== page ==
Upon mixing the two, place the cup in the refrigerator to brew throughout the night. The brewing process will be complete by the morning as it slowly extracts the nutrients and flavor into the water for a potent coffee drink.
Or another alternative is to drink organic coffee, such as Arabica beans which are less acidic and help prevent heartburn.
What Does Decaf Coffee Taste Like?
The taste will vary from person to person. For most people, decaf coffee tastes a lot like regular coffee. It all depends on the type of bean a person is using.
It’s possible to find decaf versions of your favorite beans. It’s also better to go more in the direction of light roasts instead of dark roasts. Dark roasts are known to contain more acid.
Are There Any Health Benefits to Decaf Coffee?
There are plenty of health benefits of decaf coffee. One of the benefits is linked to how it’s prepared and consumed. For example, cold brew coffee provides a few unique benefits from hot coffee.
Cold brewing can lower acid levels in coffee by 67%. This makes it ideal for people living with acid reflux! It’s a different process, using cold water instead of hot water, which results in some chemical changes, like lower acid.
Heart disease is a major silent killer. There are specific compounds that can help lower a person’s blood pressure, stabilize one’s blood sugar, and reduce a person’s chances of getting heart disease.
If a person has high blood pressure, caffeine is a bad idea.
The decaf version can be a healthy alternative. The chlorogenic acids found in decaf coffee can help with decreasing a person’s risk for Type 2 Diabetes.
Just be mindful that if Type 2 Diabetes is a primary concern, don’t drown the coffee in tons of creamer, sugar, and artificial sweeteners. This will only sabotage your efforts.
If you’re looking to watch your waistline (weight loss), decaffeinated coffee that’s cold-brewed can provide many benefits. There are plenty of people who are riding the wave of intermittent fasting.
During the fasting period, unsweetened tea and coffee are welcomed. Furthermore, some scientists encourage people to consume the cold-brewed version of coffee and tea during the fasting cycle because it is much easier for the body to absorb these beverages’ fat-burning benefits.
If you’re looking to burn visceral fat (the unhealthy kind), in addition to practicing intermittent fasting, work on consuming cold-brewed coffee as you proceed in the fasting cycle.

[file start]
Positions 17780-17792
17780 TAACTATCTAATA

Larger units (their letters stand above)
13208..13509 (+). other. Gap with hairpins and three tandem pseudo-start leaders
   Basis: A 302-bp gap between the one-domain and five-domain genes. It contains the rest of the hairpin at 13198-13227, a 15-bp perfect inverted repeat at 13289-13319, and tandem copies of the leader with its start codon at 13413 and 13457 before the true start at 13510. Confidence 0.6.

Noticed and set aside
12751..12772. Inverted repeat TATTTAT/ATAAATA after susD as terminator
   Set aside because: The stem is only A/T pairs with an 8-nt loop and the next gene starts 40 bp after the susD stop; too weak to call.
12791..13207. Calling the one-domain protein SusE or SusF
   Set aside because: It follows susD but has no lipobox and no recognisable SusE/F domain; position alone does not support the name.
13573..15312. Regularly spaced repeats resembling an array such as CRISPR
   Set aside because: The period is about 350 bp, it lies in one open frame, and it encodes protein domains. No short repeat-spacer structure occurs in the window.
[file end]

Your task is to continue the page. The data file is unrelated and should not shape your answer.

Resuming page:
Note: While cold brew coffee has lower acid levels, it also had lower levels of antioxidants as well.
If you’re breaking a fast at 10:30 am, and you start your day at 7:30 am, drink your cold-brewed, unsweetened coffee between the hours of 7:30 am and 9:30 am.
This will help you get as many benefits as you can before you break your fast. It’s not the most effortless adjustment for many people, but it can provide health benefits and potentially impact the amount of acidity the body experiences.
Is Decaf Coffee Healthier Than Regular Coffee?
If individuals look to decrease their caffeine intake for health purposes dramatically, decaf coffee will be much healthier than regular coffee.
When someone suffers from neurodegenerative diseases or wants to continue the aging process positively, a cup of coffee can help with prolonging the mental decline.
Chlorogenic acid is found in coffee (whether it’s decaf or regular). This acid is what helps with mental diseases such as dementia. Ultimately, decaf coffee has its fair share of benefits. Still, individuals must review and look at their own needs and desires to determine whether it’s worth a sip.
If you’re trying to decrease your intake of coffee yet you still love the taste; the decaf version can serve as a happy medium.
If you’re looking for less acid in your beverage and less caffeine for health purposes, this is an excellent option as well as you weigh the ups and downside, alternate regular caffeine for decaf to start.
A gradual transition can make it easier to create realistic expectations for yourself. Before long, you might get used to the decaf version and prefer it.